ScoMo goes ballistic: Australia splashes out on new weapons
Australia will deploy new long-range missiles into the Indo Pacific to deter enemy attack as part of a $270 billion investment in our nation's defence over the next decade.
As China becomes increasingly aggressive in the region, Australia will seek to project its own military power, bolstered by $800 million worth of AGM-158C Long Range Anti-Ship Missiles to be purchased from the US Navy.
The missiles, which are loaded onto a plane or ship, can travel up to 370km - about three times further than Australia's current weapons capability.
Prime Minister Scott Morrison will use a speech on Wednesday at the Australian Defence Force Academy in Canberra to outline Australia's plan to flex its military muscles by investing in hi-tech weapons, cyber security and recruiting a further 800 defence personnel.
Mr Morrison will point to increasing tensions between China and other countries in the Indo Pacific region as potential threats to Australia.
"Tensions over territorial claims are rising across the Indo-Pacific region, as we have seen recently on the disputed border between India and China, in the South China Sea, and in the East China Sea," the Prime Minister will say.
"The risk of miscalculation - and even conflict - is heightening.
"Regional military modernisation is occurring at an unprecedented rate. Coercive activities are rife."
Mr Morrison will make the case for Australia needing the ability to strike against aggressors from long distances in order to deter potential attacks.
"(Australia) must be able to hold potential adversaries' forces and infrastructure at risk from greater distance, and therefore influence their calculus of costs involved in threatening Australian interests," he will say.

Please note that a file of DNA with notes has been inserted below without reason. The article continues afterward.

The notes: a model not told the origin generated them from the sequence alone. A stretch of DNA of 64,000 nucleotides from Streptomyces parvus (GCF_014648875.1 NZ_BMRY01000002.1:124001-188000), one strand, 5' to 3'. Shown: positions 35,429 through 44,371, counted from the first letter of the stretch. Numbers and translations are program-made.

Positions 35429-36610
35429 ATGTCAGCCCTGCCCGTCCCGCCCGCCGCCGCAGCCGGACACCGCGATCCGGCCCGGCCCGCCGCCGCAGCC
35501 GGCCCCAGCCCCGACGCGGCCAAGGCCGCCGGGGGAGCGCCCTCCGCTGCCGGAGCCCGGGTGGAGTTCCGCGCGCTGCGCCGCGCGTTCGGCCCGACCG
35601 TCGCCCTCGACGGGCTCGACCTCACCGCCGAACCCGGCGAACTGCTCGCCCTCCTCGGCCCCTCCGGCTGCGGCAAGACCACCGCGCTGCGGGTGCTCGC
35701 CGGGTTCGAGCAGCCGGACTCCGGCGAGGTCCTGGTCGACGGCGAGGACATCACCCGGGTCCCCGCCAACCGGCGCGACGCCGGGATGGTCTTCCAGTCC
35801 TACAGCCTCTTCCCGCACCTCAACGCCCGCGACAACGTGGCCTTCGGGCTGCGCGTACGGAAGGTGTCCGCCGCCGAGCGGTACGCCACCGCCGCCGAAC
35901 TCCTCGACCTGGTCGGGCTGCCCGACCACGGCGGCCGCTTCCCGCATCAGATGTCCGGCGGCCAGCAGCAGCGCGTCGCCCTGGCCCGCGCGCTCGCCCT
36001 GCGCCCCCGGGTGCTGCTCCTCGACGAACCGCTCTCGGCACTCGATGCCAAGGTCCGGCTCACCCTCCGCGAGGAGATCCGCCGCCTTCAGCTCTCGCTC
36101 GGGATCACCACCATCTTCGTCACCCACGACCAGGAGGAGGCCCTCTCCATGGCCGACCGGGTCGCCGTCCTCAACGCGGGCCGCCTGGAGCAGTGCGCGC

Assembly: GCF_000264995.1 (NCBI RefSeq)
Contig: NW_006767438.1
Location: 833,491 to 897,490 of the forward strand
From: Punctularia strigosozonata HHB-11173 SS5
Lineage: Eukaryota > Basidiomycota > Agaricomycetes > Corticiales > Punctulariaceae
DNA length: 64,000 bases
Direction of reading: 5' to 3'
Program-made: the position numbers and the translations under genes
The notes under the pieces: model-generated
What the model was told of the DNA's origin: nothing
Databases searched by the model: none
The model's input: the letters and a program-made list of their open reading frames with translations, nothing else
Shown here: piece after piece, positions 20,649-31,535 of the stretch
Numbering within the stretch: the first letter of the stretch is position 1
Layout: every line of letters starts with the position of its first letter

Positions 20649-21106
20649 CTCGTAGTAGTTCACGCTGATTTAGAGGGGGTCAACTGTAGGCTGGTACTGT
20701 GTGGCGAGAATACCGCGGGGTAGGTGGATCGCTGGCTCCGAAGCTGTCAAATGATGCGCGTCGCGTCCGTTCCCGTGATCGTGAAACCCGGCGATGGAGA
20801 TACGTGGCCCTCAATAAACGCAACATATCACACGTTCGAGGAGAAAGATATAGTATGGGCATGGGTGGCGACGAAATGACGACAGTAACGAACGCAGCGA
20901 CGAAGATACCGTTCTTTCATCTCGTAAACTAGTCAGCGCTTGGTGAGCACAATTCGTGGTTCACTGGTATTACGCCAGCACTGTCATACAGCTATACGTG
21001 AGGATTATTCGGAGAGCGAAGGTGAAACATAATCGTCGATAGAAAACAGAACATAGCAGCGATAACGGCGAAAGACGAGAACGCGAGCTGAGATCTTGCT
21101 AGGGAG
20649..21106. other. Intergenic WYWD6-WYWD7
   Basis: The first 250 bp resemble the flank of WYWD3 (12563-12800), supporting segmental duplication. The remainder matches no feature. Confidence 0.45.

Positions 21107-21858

"This includes developing capabilities in areas such as longer-range strike weapons, cyber capabilities and area denial systems."
The Government's 2020 Defence Strategy Update to be released on Wednesday outlines the $270 billion over a decade, which is up from the $195 billion outlaid in the last Defence White Paper in 2016.
It includes $75 billion for new maritime vessels and undersea surveillance systems as part of the biggest regeneration of the Royal Australian Navy since World War II.
A further $65 billion will go towards air defence, including $17 billion for new fighter aircraft and up to $9.3 billion on developing hypersonic weapons.
The US, Russia and China have been in a race to develop the hi-tech weapons, which can travel at least five times the speed of sound and are almost impossible to intercept.
Land forces will also receive $55 billion over the next decade, including more long-range rockets and artillery systems.
Mr Morrison will say Australia needs to "face the reality" that the world has moved into a "less benign strategic era" that threatens the country's prosperity and security.
"The simple truth is, even as we stare down the COVID pandemic at home, we need to also prepare for a post COVID world that is poorer, more dangerous and more disorderly," he is expected to say.
"The enduring responsibility of government, however, is timeless - to protect Australia's national interests, our sovereignty and the security of the Australian people."
Mr Morrison will send a strong message to the Indo-Pacific region, telling the world Australia "won't surrender" its freedoms or sovereignty "ever".
"We're about being good neighbours, pulling our weight and lending a hand," he will say.
"We don't seek to entangle or intimidate or silence our neighbours.
"We respect their sovereignty. And we expect others to respect ours."
Mr Morrison will highlight the important role Australia and other countries such as Japan, India and South Korea can play in maintaining security in the region at a time when the US and China are at odds.
"Relations between China and the United States are fractious,'' he'll say.
Originally published as ScoMo goes ballistic as Australia splashes out on new weapons